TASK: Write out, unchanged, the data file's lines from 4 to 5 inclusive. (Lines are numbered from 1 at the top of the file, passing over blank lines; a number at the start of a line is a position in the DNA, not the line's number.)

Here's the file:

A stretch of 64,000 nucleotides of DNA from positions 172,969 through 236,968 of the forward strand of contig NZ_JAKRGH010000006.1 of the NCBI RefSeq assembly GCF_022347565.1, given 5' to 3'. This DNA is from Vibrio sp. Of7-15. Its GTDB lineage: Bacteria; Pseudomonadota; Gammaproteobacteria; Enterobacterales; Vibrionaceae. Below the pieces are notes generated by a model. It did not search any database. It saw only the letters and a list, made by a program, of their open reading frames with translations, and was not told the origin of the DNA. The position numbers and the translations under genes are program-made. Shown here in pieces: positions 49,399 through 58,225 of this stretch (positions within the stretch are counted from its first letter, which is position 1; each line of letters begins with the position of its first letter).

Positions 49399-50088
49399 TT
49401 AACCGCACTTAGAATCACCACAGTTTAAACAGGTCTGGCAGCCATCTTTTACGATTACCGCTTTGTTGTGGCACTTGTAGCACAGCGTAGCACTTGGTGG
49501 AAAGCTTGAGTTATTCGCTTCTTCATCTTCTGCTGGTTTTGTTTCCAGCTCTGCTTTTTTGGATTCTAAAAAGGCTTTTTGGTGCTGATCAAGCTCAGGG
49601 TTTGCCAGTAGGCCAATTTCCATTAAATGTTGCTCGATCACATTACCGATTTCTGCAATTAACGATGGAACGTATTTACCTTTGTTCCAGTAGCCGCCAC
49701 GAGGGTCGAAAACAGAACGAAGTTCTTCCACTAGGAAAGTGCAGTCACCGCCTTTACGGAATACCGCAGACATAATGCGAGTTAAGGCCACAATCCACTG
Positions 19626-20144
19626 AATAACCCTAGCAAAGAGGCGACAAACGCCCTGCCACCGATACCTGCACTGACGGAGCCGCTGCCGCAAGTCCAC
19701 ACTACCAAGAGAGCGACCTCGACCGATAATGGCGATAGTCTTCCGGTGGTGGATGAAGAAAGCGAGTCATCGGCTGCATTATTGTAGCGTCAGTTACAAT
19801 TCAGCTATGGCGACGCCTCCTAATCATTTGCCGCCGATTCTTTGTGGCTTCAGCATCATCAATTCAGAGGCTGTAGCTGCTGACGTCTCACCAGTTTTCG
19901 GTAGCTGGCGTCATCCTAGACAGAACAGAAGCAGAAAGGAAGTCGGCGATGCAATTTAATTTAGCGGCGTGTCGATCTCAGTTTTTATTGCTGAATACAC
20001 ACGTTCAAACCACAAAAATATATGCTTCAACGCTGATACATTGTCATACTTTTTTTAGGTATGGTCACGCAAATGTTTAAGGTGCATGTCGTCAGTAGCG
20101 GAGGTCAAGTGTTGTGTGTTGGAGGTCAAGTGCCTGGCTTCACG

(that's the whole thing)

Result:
49401 AACCGCACTTAGAATCACCACAGTTTAAACAGGTCTGGCAGCCATCTTTTACGATTACCGCTTTGTTGTGGCACTTGTAGCACAGCGTAGCACTTGGTGG
49501 AAAGCTTGAGTTATTCGCTTCTTCATCTTCTGCTGGTTTTGTTTCCAGCTCTGCTTTTTTGGATTCTAAAAAGGCTTTTTGGTGCTGATCAAGCTCAGGG